I’ve Brought some Corn for Popping









“I’ve brought some corn for popping.” This line from the beloved Christmas carol “Let it Snow” started me wondering when the tradition of popping corn began.

People have known how to pop corn for thousands of years. Ears of popcorn were discovered in the Bat Cave in New Mexico that are about 4,000 years old. Found in 1948 and 1950, a penny is larger than the smallest of these ears while others are about 2 inches long.

Popcorn remnants discovered in Mexico have been dated to around 3600 BC.

Surprising, right?

One-thousand-year-old popcorn kernels found in North Chile still pop.

Aztec Indians in the 16th century used popcorn for ceremonial headdresses and necklaces. Young women danced a popcorn dance wearing popcorn garlands on their heads.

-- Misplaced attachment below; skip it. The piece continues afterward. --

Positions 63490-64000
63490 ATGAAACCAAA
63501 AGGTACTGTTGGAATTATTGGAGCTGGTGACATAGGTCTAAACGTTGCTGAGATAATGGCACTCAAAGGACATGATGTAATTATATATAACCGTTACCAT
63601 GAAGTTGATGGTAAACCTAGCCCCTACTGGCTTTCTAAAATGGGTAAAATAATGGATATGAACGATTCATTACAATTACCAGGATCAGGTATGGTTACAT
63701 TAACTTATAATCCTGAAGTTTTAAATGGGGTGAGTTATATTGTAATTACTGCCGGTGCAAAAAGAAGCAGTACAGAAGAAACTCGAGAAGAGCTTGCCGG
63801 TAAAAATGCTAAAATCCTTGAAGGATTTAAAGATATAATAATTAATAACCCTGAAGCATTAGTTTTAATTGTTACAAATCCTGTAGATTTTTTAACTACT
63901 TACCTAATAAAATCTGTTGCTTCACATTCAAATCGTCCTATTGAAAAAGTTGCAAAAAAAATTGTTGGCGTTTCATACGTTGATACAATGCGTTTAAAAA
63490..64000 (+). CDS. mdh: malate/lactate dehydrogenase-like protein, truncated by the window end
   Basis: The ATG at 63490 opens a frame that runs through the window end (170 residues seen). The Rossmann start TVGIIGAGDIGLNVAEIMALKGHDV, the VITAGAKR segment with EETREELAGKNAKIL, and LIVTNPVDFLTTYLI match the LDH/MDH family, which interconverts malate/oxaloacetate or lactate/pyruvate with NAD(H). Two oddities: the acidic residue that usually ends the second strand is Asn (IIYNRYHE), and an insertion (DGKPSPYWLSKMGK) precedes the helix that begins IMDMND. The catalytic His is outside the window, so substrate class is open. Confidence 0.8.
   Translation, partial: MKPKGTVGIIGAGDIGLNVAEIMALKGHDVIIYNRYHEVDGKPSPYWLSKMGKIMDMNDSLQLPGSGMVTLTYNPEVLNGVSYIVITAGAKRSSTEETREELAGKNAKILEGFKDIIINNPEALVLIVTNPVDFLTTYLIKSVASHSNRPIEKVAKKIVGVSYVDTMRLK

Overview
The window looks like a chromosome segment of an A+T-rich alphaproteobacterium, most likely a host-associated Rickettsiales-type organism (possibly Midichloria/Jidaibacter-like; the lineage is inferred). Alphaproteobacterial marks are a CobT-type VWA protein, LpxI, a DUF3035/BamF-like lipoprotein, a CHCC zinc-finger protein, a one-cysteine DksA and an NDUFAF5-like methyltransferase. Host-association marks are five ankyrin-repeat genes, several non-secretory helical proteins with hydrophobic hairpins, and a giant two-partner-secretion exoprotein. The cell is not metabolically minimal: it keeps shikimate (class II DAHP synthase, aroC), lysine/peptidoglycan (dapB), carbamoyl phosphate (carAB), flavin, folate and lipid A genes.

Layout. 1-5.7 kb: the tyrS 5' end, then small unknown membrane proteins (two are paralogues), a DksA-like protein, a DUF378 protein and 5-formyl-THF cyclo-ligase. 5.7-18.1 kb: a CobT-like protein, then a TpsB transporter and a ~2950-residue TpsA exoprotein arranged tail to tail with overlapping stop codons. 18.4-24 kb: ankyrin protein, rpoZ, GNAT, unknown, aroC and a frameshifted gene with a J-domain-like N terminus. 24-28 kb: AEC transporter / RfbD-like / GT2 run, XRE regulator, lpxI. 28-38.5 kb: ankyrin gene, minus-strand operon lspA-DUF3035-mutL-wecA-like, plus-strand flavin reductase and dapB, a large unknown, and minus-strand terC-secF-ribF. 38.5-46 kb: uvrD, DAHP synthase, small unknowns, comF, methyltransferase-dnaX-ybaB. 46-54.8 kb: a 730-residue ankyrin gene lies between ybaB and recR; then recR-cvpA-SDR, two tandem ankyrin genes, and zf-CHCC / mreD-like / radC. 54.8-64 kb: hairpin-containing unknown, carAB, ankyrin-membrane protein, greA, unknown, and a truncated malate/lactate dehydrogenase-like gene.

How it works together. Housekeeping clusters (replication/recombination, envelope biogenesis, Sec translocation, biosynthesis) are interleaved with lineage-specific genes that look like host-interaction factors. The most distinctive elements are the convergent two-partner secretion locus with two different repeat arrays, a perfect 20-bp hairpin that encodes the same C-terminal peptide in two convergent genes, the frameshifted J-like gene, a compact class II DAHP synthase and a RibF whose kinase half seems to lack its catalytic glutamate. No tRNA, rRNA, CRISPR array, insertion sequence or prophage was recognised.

Pearls or Nonpareil were names that the kernels were sold under on the United States eastern coast in the 19th century.

Popcorn ground with cream or milk was a popular dish for breakfast in the late 19th and early 20th centuries.

Popcorn balls became beloved Christmas gifts in the 19th century. These were also used in decorating mantles and Christmas trees. Stringing popcorn was also popular as garland.

Street vendors pushed carts with steam or gas-powered poppers to sell popcorn at fairs and parks. The aroma alone must have sold the treat at outdoor festivities.

Popcorn was so inexpensive—5 or 10 cents a bag—that sales actually increased during the Great Depression. Selling popcorn at movie theaters increased the snack’s popularity.

Microwave popcorn made the snack a modern convenience since the 1980s.


“Early Popcorn History,” Popcorn.org, 2018/11/02


“Popcorn,” Wikipedia, 2018/11/02 https://en.wikipedia.org/wiki/Popcorn.